Italy's Berlusconi hit by female escort allegations
ROME (Reuters) - Italian Prime Minister Silvio Berlusconi, fresh from a controversy over his friendship with an 18 year-old woman, is now defending himself from allegations that female escorts were paid to attend parties at his homes.
Berlusconi, 72, says the accusations, which stem from an investigation by magistrates in the southern city of Bari, are "false trash" and part of a plot to taint his image ahead of next month's G8 summit, when he will host world leaders.
Major mainstream newspapers on Thursday ran several pages on Berlusconi's latest image problem, which was compounded by an interview in which his lawyer denied the allegations but said that even if true, he would not have committed any crime.
According to Corriere della Sera, Italy's leading mainstream newspaper, magistrates investigating a local businessman in southern Italy on suspicion of corruption discovered that he had paid female escorts to accompany him at dinner parties at Berlusconi's house.
Corriere said one of the three women told magistrates she spent the night at the large, two-floor residence in part of a former palace in central Rome which Berlusconi, who is going through a messy divorce, uses as his private residence.
The new uproar about his private life came a month after Italy was transfixed by his friendship with an 18-year-old aspiring model. He said he had no sexual relations with her.
"Storm Over Berlusconi's Parties," ran the headline in La Stampa newspaper of Turin.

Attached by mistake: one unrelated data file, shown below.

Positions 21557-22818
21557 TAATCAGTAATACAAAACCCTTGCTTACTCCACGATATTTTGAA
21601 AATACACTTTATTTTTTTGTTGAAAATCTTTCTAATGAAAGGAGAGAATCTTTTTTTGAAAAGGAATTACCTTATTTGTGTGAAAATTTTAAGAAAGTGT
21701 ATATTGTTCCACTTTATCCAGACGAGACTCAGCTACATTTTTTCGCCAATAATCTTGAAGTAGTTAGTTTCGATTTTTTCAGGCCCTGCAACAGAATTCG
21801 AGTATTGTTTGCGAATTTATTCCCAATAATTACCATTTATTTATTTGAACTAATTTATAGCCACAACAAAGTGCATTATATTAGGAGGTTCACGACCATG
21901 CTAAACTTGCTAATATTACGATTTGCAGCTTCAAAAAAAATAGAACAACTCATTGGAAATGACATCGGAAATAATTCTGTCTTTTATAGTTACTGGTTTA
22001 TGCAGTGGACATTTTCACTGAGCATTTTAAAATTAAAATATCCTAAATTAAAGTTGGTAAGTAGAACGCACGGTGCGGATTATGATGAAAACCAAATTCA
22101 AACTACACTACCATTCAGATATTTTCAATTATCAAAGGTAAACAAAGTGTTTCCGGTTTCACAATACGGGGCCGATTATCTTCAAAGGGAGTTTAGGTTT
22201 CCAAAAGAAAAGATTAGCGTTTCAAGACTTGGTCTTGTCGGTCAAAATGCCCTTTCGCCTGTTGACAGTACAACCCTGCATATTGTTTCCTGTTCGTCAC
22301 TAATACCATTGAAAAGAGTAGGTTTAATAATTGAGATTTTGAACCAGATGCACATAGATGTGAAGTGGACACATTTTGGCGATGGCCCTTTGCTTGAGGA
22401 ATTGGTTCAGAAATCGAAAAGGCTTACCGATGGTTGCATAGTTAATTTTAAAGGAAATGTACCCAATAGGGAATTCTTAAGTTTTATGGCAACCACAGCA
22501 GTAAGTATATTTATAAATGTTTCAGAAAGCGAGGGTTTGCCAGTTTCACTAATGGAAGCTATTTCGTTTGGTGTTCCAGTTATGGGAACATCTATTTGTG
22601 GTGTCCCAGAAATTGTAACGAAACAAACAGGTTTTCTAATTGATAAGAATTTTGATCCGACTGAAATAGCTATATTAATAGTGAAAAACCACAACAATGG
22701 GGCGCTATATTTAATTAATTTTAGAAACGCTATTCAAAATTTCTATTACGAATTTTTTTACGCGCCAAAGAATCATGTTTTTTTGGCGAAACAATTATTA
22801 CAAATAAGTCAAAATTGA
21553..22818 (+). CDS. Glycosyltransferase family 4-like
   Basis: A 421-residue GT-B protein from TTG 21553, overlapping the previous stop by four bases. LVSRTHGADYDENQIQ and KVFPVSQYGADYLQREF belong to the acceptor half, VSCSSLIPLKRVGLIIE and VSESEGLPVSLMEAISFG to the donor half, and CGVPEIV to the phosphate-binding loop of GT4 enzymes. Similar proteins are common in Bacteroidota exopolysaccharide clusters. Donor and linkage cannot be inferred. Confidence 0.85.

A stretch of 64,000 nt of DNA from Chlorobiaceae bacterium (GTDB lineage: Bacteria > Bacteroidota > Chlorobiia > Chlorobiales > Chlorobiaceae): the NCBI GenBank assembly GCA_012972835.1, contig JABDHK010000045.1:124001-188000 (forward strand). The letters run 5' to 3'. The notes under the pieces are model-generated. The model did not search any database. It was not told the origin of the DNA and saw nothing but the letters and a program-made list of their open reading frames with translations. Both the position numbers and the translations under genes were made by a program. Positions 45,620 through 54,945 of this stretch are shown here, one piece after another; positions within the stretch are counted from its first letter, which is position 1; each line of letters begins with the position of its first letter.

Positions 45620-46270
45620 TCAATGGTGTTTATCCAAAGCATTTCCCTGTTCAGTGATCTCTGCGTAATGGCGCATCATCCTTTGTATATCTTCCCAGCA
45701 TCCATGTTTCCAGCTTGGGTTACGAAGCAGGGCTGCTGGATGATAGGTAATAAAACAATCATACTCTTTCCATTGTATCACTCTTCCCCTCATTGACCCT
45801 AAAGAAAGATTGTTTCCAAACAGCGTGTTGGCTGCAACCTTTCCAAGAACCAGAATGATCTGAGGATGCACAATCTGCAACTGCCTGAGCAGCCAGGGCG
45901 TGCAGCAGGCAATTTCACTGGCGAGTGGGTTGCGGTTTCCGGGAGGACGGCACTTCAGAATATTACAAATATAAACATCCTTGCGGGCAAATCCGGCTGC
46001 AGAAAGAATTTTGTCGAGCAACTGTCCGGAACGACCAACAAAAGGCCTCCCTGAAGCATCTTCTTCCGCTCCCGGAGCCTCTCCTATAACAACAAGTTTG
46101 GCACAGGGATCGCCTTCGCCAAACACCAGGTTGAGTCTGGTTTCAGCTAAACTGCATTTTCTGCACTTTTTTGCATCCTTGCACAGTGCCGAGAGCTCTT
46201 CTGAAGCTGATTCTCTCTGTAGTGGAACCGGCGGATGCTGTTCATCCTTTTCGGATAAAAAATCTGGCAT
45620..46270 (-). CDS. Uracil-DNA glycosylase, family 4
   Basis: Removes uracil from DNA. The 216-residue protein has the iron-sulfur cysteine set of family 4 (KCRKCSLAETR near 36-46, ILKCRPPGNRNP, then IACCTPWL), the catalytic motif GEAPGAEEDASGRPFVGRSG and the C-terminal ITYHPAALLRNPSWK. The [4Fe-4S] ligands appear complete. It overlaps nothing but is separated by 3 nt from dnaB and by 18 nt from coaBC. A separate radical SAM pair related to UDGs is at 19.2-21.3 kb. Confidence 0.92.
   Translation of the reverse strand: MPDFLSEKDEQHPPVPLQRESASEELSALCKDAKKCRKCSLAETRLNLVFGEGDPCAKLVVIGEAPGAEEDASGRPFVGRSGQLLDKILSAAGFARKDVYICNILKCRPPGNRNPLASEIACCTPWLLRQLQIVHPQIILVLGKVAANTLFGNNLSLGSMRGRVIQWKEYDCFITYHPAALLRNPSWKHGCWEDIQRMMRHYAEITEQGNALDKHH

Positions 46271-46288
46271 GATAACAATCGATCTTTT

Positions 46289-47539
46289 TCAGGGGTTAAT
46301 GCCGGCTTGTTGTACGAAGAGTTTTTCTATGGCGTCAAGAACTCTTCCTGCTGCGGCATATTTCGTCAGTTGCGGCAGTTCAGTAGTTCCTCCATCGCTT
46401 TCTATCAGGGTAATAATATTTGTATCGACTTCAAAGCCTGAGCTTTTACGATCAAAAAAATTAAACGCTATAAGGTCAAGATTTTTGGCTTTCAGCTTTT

Corriere della Sera said one woman had made videos in the residence with her cell phone and one editorialist said Berlusconi's lifestyle was opening himself up to blackmail.
Berlusconi's personal problems have given his opponents a rare chance to deal a blow to the prime minister, who dominates the political landscape and remains popular in opinion polls despite several scandals and the global downturn.
Nearly all Italian newspapers on Thursday ran a picture of one of the women with Berlusconi and local politicians during his visit to southern Bari last May. The woman ran for city council two weeks ago but was not elected.
TRASH, FALSEHOODS AND PLOTS
"Once more, newspapers are full of trash and falsehoods," Berlusconi said in a statement on Wednesday. "I am not going to let myself be conditioned by these aggressions ..." He later told aides that people were "organizing plots" against him.
"The G8 is coming he'll have to spend a lot of time denying that he was involved in an escort service rather than being a statesman with the likes of Obama," said James Walston, political science professor at the American University of Rome.
Berlusconi's lawyer, Nicolo Ghedini, told Corriere that even if the allegations were true, Berlusconi could not control who his male guests brought to the prime minister's residence and he would have been at the very most an "unwitting subject."
Ghedini said Berlusconi was "rich in money and likeability" and so did not need to pay women to come to his houses. "I think he can have great quantities for free," he told Corriere.
Ghedini himself came under attack by editorialists for saying that even if Berlusconi had had anything to do with the women he would only have been "an end user, and so not punishable." He later apologized for his choice of words.
According to La Repubblica, one of the women told the magistrates that she spent the night at the prime minister's Rome residence on the night of last year's U.S. elections.
Even one of Berlusconi's supporters, newspaper editor Giuliano Ferrara, said Berlusconi had to decide if he wanted to "drown in a happy ending made up of parties and beautiful girls" or restore some dignity to "a great political adventure."
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